The Gebelein predynastic mummies are six naturally mummified bodies, dating to approximately 3400 BC from the Late Predynastic period of Ancient Egypt. They were the first complete predynastic bodies to be discovered. The well-preserved bodies were excavated at the end of the nineteenth century by Wallis Budge, the British Museum Keeper for Egyptology, from shallow sand graves near Gebelein (today, Naga el-Gherira) in the Egyptian desert.
Budge excavated all the bodies from the same grave site. Two were identified as male and one as female, with the others being of undetermined sex. The bodies were found in foetal positions (knees raised towards their heads), lying on their left sides, which was the most common form for Egyptian burials of the time.
Since 1901, the first body excavated (EA 32751) has remained on display in the British Museum. This body was originally nicknamed Ginger due to his red hair, although now this nickname is no longer officially used.
He was 1.63 metres high (5.3 feet). The body has all teeth present and healthy and there are tufts of ginger-coloured hair on the scalp. There are fractures to the ribs, right pubic ring, both thigh bones, shin and calf bones but there is no evidence of arthritis. In November 2012 it was revealed that "Ginger" had probably been murdered. A CAT scan of the mummified body taken at the Cromwell Hospital in London showed that he was aged about 18 to 20 at the time of his death and was well-muscled. Under his left shoulder blade, the scan revealed a puncture to the body; the murder weapon was used with such force that it slightly damaged the shoulder blade, but shattered the rib beneath it and penetrated the lung. It was believed that the injury was caused by a copper blade or flint knife at least 12 cm in length and 2 cm wide. Daniel Antoine, the British Museum's expert on human remains, believes that Gebelein Man had been taken by surprise by the attack as there were no defense wounds.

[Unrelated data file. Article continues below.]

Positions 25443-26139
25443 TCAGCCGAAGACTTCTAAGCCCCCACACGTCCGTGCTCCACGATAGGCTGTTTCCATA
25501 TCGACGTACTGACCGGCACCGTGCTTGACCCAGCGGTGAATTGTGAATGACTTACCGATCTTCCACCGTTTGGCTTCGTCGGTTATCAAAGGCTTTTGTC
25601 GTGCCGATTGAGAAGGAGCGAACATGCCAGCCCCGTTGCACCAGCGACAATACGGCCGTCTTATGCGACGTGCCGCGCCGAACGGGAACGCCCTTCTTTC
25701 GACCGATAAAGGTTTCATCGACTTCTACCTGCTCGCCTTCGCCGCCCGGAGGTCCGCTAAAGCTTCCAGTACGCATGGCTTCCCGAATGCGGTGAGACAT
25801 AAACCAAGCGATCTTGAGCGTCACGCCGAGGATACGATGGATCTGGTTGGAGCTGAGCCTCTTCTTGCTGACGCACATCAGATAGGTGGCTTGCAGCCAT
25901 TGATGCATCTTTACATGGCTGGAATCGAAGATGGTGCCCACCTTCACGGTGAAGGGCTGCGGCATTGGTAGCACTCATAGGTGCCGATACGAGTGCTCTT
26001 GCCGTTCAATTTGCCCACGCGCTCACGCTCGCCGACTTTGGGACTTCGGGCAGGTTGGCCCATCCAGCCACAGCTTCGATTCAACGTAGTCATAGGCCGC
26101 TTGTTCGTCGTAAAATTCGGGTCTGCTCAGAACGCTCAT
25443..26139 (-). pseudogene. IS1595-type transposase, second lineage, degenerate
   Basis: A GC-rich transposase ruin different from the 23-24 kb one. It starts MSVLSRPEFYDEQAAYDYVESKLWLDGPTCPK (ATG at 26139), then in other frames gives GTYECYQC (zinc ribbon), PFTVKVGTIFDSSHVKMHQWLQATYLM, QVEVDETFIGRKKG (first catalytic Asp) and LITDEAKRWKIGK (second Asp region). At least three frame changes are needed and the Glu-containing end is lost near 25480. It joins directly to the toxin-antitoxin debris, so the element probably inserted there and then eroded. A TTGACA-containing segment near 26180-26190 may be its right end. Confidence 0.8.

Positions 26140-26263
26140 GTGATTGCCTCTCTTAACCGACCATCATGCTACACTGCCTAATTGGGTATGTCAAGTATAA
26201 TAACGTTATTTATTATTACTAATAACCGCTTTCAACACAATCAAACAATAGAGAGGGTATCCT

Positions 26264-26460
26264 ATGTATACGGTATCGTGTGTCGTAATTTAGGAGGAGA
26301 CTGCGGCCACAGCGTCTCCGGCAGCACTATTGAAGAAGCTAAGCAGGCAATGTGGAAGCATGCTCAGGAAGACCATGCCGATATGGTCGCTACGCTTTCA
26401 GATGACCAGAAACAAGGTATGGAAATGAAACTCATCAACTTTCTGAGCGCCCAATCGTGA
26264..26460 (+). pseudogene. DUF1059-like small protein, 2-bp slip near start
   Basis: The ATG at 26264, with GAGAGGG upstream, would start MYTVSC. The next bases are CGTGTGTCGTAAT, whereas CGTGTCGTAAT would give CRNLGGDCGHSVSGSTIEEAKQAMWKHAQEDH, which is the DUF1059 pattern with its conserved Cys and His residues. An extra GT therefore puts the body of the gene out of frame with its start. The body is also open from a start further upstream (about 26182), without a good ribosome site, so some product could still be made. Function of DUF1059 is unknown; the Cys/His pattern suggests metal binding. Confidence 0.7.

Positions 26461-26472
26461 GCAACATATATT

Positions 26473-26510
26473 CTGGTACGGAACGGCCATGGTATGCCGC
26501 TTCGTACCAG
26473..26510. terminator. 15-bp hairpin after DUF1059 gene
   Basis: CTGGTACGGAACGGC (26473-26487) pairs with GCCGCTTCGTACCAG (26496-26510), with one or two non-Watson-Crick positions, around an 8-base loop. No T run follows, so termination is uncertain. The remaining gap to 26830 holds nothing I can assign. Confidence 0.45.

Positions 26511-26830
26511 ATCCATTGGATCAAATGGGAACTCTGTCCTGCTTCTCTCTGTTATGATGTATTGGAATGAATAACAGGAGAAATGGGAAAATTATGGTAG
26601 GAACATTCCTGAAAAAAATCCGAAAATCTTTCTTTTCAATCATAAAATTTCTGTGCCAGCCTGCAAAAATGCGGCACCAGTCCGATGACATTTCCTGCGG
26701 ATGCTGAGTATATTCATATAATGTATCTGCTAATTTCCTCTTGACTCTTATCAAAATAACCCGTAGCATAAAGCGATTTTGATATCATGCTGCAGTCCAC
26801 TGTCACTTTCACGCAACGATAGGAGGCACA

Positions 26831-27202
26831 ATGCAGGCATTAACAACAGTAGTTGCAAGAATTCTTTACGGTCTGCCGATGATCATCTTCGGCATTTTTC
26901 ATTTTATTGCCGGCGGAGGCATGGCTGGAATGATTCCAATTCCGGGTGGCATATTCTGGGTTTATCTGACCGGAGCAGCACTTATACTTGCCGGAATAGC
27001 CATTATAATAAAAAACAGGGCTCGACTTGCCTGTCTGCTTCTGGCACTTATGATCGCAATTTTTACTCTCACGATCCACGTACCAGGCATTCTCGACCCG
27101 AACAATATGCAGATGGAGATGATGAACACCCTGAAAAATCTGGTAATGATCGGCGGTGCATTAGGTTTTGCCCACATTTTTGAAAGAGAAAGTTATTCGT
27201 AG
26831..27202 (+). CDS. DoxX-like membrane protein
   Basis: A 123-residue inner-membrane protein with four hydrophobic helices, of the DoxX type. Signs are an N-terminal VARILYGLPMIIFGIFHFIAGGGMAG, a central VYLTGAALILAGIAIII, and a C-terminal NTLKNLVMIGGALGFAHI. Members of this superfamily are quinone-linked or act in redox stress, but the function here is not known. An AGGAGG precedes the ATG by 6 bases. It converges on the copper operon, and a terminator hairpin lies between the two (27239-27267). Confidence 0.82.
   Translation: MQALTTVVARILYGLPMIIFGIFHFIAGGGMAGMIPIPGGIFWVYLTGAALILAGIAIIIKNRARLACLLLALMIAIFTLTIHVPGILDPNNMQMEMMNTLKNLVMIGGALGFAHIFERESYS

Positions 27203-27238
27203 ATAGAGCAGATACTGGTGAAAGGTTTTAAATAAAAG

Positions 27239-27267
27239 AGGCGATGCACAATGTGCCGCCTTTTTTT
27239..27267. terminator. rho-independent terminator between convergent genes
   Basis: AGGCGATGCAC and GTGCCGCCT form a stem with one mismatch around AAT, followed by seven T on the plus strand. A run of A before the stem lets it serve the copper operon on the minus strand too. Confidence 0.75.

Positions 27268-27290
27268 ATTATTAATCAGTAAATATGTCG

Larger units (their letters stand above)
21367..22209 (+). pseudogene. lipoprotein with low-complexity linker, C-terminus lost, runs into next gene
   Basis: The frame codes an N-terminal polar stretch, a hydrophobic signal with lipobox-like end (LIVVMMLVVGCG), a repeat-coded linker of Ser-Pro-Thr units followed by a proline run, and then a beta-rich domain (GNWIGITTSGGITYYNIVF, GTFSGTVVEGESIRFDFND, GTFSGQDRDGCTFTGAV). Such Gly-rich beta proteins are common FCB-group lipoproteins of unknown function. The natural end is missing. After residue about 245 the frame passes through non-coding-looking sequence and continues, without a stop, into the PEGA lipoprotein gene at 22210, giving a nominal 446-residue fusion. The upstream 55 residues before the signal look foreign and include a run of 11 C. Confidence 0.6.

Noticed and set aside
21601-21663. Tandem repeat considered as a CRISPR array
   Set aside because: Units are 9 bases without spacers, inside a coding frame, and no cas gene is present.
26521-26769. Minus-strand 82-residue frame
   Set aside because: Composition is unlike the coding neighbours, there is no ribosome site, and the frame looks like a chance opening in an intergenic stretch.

The mummies were acquired by the British Museum in 1900 and Ginger went on display in 1901, and was the earliest mummified body seen by the public. Apart from maintenance, it has been on continuous display in the same gallery.
In the predynastic period bodies were usually buried naked and sometimes loosely wrapped. In such a burial, when the body is covered in warm sand, the environmental conditions mean that most of the water in the body is quickly evaporated or drained away, meaning that the corpse is naturally dried and preserved. This method was widely used in the pre-dynastic Egyptian period, before artificial mummification was developed.
The head of EA 32751 showing the preserved hair.
Of the other five bodies, only the female adult, given museum number EA 32752, has been exhibited. In 1997-8 the body was part of a tour to Rome as part of the Palazzo Ruspoli, Ancient Faces exhibition. Again in 2001 the body went to Birmingham as part of the Gas Hall Egypt Revealed exhibition.In 2001, before going out on loan, the body had some restoration using Japanese kozo paper to secure a loose finger, reattach a rib and reattach some locks of hair.